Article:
Special Dives & Events
Catching your dinner can be exciting and challenging. Like many places around the world, here in southern California, many scuba divers enjoy hunting. Responsible hunting means that you follow the laws and regulations of the local area. If you don't, you not only will be levied with heavy fines, confiscation of your dive gear and any catch, you may also be arrested. You also effect the environment that we all want to preserve whether you hunt or not.
Season: Recreational lobster season opens at 12:00:01 AM on the Saturday preceding the first Wednesday of October and closes at 12:00:00 PM (midnight) on the first Wednesday after the 15th of March.
** Saturday, October 1, 2016 through Wednesday, March 22, 2017
** Saturday, September 30, 2017 through Wednesday, March 21, 2018
How to Catch: take a California Lobster Hunter Specialty course.
Where do you find them: they can be shallow or deep or any where in between. Lobsters move depending on the time of year, the weather and if they are molting.
What gear do I need to catch them: CA Fishing License and Lobster Report Card, lobster gauge, dive light(s), thick dive gloves and game bag and all the regular scuba gear.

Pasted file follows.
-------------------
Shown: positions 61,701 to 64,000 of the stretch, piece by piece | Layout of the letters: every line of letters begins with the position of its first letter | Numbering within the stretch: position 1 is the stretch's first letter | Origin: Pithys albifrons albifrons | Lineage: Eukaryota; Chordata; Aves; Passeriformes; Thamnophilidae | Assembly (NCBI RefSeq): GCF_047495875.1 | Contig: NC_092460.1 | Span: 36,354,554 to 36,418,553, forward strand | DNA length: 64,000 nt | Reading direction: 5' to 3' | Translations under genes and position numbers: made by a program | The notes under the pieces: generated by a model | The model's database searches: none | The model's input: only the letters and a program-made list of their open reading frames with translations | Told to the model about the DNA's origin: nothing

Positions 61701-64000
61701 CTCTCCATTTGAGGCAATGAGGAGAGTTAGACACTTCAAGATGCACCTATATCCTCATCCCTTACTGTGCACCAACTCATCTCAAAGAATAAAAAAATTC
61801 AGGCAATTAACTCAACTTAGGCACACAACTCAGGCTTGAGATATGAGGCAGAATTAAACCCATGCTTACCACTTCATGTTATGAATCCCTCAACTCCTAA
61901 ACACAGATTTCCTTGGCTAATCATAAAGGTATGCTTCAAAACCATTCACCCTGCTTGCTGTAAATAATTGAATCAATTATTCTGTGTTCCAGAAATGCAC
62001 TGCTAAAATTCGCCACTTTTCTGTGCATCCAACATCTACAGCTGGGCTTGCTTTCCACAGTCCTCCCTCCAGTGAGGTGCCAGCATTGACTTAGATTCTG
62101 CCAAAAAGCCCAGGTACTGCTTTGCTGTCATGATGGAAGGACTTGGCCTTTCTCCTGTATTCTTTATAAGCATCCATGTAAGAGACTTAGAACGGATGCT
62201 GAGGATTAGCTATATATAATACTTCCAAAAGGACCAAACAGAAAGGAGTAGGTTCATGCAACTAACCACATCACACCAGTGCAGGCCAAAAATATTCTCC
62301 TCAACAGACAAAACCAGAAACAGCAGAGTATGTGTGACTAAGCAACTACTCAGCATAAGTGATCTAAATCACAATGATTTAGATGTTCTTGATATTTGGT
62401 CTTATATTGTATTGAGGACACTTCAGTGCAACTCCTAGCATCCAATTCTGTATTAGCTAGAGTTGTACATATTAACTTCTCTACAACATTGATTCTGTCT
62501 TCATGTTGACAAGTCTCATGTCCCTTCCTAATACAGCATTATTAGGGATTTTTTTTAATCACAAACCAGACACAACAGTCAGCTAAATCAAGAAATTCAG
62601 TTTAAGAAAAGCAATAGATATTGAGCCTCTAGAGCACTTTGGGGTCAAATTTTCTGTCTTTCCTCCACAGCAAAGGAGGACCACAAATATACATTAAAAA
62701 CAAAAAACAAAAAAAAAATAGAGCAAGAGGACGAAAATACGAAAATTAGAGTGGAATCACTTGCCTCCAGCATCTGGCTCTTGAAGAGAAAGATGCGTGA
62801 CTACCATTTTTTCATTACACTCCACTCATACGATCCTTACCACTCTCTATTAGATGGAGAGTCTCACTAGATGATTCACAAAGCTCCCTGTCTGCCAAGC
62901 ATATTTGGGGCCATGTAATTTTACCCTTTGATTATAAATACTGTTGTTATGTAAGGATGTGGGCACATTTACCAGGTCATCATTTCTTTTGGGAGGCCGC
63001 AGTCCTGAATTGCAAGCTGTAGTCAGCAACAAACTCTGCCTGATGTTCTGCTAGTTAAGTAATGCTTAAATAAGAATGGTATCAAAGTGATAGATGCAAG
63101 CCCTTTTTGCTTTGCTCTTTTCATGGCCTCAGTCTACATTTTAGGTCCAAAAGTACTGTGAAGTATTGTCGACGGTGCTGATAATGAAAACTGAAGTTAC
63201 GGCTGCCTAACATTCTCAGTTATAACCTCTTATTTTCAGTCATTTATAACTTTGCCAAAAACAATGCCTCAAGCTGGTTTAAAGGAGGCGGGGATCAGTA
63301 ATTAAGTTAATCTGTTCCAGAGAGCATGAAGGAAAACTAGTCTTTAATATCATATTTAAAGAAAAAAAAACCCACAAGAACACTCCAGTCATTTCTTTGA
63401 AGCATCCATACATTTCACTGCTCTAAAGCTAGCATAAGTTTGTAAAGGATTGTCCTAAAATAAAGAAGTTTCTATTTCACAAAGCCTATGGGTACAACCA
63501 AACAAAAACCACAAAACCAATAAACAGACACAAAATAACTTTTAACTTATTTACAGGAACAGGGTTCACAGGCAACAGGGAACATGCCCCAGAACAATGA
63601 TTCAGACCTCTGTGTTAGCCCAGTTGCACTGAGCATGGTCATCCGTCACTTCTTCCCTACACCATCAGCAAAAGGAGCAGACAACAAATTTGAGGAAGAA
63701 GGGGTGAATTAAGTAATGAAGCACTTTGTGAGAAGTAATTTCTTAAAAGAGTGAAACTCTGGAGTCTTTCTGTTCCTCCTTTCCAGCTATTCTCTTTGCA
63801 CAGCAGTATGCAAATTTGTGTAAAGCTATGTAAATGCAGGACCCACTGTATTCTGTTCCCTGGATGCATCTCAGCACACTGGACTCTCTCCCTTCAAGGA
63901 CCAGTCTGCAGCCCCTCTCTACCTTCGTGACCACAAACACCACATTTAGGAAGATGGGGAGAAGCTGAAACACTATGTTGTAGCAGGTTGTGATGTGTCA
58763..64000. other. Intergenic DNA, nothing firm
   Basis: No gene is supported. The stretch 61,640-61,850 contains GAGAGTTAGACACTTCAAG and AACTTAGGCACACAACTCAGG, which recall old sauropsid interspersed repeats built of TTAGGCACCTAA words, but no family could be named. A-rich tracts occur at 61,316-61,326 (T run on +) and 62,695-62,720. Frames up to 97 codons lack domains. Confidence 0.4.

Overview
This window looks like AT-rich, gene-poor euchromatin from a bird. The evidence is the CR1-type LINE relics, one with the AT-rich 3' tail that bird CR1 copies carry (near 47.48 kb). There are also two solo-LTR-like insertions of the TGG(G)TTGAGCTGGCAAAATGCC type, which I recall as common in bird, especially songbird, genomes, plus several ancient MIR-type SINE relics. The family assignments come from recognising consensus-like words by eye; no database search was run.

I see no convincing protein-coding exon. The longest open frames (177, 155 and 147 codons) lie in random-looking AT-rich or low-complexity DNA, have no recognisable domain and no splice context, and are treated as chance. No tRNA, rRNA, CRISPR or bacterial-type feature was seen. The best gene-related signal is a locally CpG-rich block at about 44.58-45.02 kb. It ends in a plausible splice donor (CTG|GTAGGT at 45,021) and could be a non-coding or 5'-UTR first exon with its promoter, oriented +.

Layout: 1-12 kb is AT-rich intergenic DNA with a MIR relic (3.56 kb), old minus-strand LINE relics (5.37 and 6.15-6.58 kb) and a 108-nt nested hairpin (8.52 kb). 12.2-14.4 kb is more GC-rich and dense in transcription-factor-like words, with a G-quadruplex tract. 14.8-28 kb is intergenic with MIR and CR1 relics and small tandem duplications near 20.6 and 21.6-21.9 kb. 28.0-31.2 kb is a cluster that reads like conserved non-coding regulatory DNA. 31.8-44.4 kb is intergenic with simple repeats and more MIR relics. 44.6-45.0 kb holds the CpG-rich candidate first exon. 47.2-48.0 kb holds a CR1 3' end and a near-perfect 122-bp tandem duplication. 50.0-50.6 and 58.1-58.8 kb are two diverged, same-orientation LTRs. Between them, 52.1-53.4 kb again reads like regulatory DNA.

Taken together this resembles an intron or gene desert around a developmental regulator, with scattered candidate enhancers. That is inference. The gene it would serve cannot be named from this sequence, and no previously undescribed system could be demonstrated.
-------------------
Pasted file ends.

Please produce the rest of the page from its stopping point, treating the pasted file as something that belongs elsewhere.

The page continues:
How many can a diver catch: you may not land more than seven California spiny lobsters on any given day, and may not have more than seven in their possession at any time; this includes any at home in the freezer (bag and daily possession limit) According to Section 29.90(b) T14, CCR, the daily recreational bag limit is seven lobsters per person. Additionally, Section 1.17 states that no more than one daily bag limit may be taken or possessed by any one person unless otherwise authorized (see Declaration for Multi-Day Fishing Trip, Section 27.15 T14, CCR), regardless of whether they are fresh, frozen or otherwise preserved. This means that if you have a limit of seven lobsters at home, you cannot go out and get more lobsters until the first limit is disposed of in some way (eaten, given away, etc).
Did you know: The largest lobster recorded was caught off the coast of Nova Scotia, Canada, and weighed 44.4 lbs (20.14 kg); it was between 3 and 4 ft (0.9 to 1.2 m) long. Scientists think it was at least 100 years old.